Forthcoming book to focus on law and order in Williamson County
By Carole Robinson, Senior Writer
In her office, Donna O'Neil edits the book "A Tennessee Sheriff, Williamson County cases 1970-1990" by former Williamson County Sheriff, Fleming Williams. In his own words using 75 to 80 case files, the 86-year old Williams documents the county's struggle to emerge as a safe, modern and inviting place to set down roots and call home during his 20 years as the county's chief law enforcement officer. Photo by Carole Robinson.
When Fleming Williams took over the Williamson County Sheriff’s Department in 1970, he had been in the oil business. He was drafted into service when friends circulated a petition and then convinced him to run. Once in office, with help from friends in state and federal law enforcement and several courses in law enforcement, Williams quickly learned the legal system and proceeded to make major changes in Williamson County.
Using his own case records and case photos, Williams tells readers, in his own words, about the Williamson County he was hired to tame in his book, “A Tennessee Sheriff, Williamson County cases from 1970 to 1990.”
Armed with a cardboard box filled with upwards of 80 handwritten case files and a sharp memory, Williams paints the picture of a county yearning to move forward culturally and economically but struggling with a wild nature.
“Everything was wide open when I took office,” he said. “You could get away with anything. It took 15 to 16 years, but we cleaned up Williamson County. I had a part of it, but there were good men working with me doing the job, too. This is not something for me – it’s for the people who live in Williamson County – it’s history.”
Williams reveals case after case that involved alcohol, drugs, prostitution and gambling.
Even though beer could legally be sold until midnight, “we had a lot of joints opened 24 hours,” he said.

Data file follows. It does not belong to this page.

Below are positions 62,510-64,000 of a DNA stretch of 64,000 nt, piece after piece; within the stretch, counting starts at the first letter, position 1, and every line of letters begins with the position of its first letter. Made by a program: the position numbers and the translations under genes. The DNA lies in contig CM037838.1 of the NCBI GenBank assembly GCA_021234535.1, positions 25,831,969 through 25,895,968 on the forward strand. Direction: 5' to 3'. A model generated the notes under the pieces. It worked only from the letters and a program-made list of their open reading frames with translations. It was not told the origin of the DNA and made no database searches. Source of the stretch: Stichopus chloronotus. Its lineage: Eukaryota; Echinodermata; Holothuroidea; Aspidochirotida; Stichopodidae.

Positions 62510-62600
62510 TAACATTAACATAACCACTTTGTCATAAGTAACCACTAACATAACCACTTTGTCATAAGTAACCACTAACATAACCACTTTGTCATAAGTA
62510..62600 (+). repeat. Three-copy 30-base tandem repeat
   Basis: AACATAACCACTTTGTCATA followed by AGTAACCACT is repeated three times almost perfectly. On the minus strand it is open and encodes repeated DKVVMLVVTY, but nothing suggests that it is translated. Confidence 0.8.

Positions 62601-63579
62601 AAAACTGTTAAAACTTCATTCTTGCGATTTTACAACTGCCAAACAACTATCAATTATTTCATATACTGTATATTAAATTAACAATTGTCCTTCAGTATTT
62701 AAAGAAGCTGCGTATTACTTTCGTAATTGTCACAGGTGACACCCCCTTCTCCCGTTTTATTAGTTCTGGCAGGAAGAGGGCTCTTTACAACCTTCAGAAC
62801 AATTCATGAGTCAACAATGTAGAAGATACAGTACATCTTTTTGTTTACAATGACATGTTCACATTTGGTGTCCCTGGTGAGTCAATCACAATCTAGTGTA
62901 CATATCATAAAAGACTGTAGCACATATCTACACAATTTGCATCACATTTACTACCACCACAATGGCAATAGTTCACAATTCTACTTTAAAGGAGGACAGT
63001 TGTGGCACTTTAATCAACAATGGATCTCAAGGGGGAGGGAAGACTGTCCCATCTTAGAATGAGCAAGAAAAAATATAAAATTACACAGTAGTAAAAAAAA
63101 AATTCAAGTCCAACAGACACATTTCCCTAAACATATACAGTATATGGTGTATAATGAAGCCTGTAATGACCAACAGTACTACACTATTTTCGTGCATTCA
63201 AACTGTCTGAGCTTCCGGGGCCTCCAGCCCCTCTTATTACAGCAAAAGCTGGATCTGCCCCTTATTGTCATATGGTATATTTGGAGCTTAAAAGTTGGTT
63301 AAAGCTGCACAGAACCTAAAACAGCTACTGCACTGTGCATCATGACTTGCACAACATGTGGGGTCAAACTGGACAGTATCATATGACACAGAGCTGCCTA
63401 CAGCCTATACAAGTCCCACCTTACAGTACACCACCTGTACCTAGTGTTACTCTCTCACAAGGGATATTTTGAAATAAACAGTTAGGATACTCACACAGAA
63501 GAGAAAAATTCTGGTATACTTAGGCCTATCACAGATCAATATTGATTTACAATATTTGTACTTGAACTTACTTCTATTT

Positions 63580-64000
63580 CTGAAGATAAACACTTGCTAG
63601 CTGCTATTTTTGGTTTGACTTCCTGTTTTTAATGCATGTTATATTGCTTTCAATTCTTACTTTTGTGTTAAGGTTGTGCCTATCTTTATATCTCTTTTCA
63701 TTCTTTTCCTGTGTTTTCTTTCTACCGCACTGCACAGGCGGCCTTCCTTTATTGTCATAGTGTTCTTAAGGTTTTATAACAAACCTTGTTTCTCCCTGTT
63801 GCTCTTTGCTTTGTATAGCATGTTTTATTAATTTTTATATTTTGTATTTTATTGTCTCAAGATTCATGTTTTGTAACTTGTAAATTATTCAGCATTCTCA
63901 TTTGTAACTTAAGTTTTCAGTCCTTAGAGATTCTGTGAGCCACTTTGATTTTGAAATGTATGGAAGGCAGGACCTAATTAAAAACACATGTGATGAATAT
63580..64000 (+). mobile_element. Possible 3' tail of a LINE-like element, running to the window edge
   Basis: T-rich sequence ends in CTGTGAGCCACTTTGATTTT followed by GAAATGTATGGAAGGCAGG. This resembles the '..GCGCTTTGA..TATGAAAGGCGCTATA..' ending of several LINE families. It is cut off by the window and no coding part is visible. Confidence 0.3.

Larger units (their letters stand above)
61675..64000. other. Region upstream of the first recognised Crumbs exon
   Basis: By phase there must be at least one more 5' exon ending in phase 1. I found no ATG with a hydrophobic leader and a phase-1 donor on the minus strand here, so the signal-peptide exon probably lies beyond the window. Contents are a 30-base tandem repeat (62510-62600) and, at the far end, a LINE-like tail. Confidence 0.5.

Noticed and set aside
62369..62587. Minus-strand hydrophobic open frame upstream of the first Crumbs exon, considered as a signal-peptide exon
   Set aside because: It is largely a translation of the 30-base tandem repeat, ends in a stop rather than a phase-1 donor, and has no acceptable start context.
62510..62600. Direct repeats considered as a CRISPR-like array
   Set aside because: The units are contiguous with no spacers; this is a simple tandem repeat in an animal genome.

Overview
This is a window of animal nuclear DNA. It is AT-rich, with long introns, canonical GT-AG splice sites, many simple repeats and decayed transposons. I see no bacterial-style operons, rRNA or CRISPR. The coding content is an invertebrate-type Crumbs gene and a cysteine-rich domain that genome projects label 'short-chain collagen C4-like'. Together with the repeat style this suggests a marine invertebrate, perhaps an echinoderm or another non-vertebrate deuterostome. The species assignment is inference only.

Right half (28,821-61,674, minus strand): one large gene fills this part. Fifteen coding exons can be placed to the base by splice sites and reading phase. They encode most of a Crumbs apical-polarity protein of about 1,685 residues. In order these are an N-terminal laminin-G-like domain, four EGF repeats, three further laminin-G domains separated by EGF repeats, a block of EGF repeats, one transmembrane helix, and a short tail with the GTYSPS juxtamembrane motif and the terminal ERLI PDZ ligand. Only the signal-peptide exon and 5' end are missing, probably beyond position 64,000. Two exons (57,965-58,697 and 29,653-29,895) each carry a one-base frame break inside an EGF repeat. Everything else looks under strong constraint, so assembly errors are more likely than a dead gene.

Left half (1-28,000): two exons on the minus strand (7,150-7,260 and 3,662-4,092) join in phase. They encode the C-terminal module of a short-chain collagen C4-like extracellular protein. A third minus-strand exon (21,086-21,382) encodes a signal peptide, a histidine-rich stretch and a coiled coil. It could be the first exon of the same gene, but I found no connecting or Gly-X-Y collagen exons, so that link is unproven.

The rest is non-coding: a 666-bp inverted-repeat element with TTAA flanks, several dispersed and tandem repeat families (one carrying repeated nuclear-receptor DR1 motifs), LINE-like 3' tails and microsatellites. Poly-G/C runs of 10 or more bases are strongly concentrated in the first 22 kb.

There were unsolved murders, rapes, cars were burned, tractors stolen and stripped, there was cattle wrestling and 25-30 home burglaries a month, he said.
“When I left, there was only about seven [burglaries] a month and the population had tripled.”
The Little Circle on Sunset Road, the Cadillac Inn near Nolensville and another bar in College Grove were among those “joints” that didn’t abide by the law – until Williams and his 17 deputies got the owners in their sights.
“I finally got [the Little Circle owner] for selling whiskey and gambling,” he said. “That closed him up.”
The others quickly followed.
With many cases, like with the rape of Mrs. Hoover, Williams credits the community with providing “good information” that led to arrests. In Mrs. Hoover’s case it was the arrest of two men and their ultimate conviction.
Williams also credits his good relationship with law enforcement officials in other counties and at the state and federal levels with whom he was able to share information that enabled him to solve cases, reduce crime in Williamson County and to stop criminals from outside the county from coming here to do their mischief.
“Thank goodness I didn’t have to shoot anybody,” he said. “I pulled a gun 13 times – a .357 or shotgun. I had to rough them up sometimes, but I didn’t beat anyone.”
One of the strangest cases Williams solved was one that involved the discovery of two dead girls along I-65 near Goose Creek.
“They had no ID and they were tore all to pieces,” he said.
It took a lot of investigating for Williams to unravel what led to their deaths and the details are all in his book, which will be released in hard cover on July 8. “A Tennessee Sheriff” will be available at Handy Hardware and directly from Fleming Williams. Watch for book signing dates at the Williamson County Archives, the Williamson County Sheriff’s Office and other locations.
Posted on: 6/20/2013